Texas Democrats call for special session to discuss gun violence

The rising temperature from the stone steps at the Texas Capitol Wednesday seemed to match the sense of urgency from a group of state Democrats.

"I’m frustrated that the next mass shooting feels more inevitable than concrete action to stop it,” said state Sen. Kirk Watson (D-Austin). “It doesn’t have to be this way.”

The group announced the presentation of a letter to Gov. Greg Abbott requesting that he call a special session. While there would only be one issue—gun violence—several potential solutions were pitched.  

The list of ideas includes preventing sales to people who have protection orders against them, improving background checks, banning the sale of high-capacity magazines, limiting the open carry of some semi-automatic rifles and mandatory reporting of stolen guns

"We've had enough roundtables, we've had enough blue ribbon committees, we've done enough studies, there are actions we can take today to save Texas lives,” state Rep. Celia Israel (D-Austin) said.

State Rep. Donna Howard (D-Austin) says there are also loopholes that can be closed, such as gaps where fugitives with arrest warrants can buy guns and preventing sales to people that had gun licenses revoked. 

Howard is worried any delay will be a tactical mistake.

"Not waiting till the next regular session, which will be a redistricting session, where we will have our allegiances pulled all kinds of different directions, which will prevent us from doing the things that need to be done,” said Howard.

Abbott, when he met with members of his domestic violence task force last month, did voice concern about private gun sales between strangers. 

On Wednesday a spokesman for the governor, John Wittman said the governor has made it clear all options are on the table. But as for a special session, Wittman stated it "doesn't include a helter-skelter approach that hastily calls for perfunctory votes that divide legislators along party lines. Instead, the governor seeks consensus rather than division.”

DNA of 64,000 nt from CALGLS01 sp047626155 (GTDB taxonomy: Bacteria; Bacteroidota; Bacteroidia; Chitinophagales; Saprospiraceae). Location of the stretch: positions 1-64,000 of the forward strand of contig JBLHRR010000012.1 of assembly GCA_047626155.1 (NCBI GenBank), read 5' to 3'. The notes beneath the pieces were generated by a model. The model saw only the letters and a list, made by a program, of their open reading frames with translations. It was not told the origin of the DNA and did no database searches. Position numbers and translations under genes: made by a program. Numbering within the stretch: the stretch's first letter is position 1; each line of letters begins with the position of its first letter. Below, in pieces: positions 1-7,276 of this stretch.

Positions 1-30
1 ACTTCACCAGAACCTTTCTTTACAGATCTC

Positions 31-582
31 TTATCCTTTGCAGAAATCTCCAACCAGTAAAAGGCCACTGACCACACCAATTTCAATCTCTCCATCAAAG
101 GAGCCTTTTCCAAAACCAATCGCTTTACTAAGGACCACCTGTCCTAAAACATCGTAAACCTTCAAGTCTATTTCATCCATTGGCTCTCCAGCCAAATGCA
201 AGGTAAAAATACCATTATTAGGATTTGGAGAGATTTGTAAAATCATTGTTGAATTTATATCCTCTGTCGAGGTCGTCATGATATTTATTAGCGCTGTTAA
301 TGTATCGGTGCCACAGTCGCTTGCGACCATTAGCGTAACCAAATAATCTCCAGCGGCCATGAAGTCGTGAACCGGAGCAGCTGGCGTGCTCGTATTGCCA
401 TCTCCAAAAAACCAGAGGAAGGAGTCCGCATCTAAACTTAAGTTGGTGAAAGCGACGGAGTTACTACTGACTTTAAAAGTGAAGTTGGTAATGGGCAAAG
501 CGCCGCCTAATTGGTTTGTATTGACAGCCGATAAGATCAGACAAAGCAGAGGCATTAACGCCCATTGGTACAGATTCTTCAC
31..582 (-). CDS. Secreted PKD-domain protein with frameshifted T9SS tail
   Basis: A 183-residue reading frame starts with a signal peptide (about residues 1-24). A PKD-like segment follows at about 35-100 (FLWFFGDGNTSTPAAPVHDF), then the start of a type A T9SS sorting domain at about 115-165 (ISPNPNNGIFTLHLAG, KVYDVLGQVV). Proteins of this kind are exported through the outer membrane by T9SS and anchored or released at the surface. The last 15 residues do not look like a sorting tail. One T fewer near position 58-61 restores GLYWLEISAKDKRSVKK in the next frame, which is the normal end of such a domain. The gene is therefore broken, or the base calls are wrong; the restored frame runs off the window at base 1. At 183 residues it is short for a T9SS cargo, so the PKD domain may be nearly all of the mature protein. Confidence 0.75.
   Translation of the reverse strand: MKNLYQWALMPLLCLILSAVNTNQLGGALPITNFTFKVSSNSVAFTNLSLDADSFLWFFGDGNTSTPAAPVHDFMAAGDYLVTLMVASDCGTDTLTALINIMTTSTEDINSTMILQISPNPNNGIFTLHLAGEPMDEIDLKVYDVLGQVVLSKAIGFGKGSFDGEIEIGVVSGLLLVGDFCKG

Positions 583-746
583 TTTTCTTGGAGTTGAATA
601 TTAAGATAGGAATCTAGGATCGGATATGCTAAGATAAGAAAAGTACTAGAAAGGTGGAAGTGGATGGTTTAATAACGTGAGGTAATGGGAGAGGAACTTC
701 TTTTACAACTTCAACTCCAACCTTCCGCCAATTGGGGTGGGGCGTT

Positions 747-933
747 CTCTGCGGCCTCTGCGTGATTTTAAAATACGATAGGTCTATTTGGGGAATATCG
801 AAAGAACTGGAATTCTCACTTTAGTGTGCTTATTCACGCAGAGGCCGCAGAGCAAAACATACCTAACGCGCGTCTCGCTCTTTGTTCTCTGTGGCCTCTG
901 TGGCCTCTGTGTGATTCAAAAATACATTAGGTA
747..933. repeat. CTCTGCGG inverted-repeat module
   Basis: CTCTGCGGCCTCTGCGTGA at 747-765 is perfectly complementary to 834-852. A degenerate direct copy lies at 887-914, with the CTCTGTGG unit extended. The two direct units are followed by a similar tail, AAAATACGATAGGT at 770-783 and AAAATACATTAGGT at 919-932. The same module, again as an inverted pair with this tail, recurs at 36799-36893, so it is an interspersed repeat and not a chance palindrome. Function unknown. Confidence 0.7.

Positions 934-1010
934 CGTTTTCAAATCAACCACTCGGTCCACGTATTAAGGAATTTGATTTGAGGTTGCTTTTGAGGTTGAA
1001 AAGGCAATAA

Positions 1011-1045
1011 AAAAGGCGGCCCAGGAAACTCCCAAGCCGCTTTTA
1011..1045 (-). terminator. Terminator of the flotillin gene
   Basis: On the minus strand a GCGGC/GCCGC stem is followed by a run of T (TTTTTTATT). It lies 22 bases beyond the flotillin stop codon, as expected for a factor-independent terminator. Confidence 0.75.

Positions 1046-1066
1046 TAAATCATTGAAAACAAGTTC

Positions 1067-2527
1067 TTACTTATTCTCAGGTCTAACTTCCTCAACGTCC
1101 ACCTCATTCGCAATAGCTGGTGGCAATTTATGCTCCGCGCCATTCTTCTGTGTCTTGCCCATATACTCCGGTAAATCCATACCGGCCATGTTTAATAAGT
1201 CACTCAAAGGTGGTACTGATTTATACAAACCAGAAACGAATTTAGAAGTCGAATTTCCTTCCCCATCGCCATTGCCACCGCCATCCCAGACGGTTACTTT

It was suggested that the lawmakers on the Capitol steps should go inside and start talking to their colleagues. Later Wednesday Abbott posted on social media that he would soon announce several executive actions, and next week he would suggest some legislative actions to consider.

There already is an indication about how difficult it will be to reach a consensus in the legislature. Several Republican House members have indicated when it comes to universal background checks and red flag laws, they remain no votes.  

The head of a gun advocacy group, Gun Owners of America-Texas, said there was common ground, but not much.

"I think the common ground definitely is in the realm of wanting to work to save lives,” said Rachel Malone.

Malone, who organized a protest last month as Governor Abbott held his task force meeting, wants to be part of the debate. She also wants to shift the focus.

"The issue isn’t the gun, and any type of gun control is actually going to end up hurting the victims and making them more vulnerable, because guns are actually used many times more often to save life and the CDC even found victims who use guns to defend themselves have lower injury rates than those who didn’t,” said Malone.

The lack of a lock down bill that can pass doesn’t worry Democrats. What happen earlier this year during the regular session was noted.

"We didn’t have consensus going in, but we developed consensus once we got there and we passed HB 3, which was a historic, historical transformation, for our public schools, so if we sure should be able to do that for this right here,” said state Sen. Royce West (D-Dallas).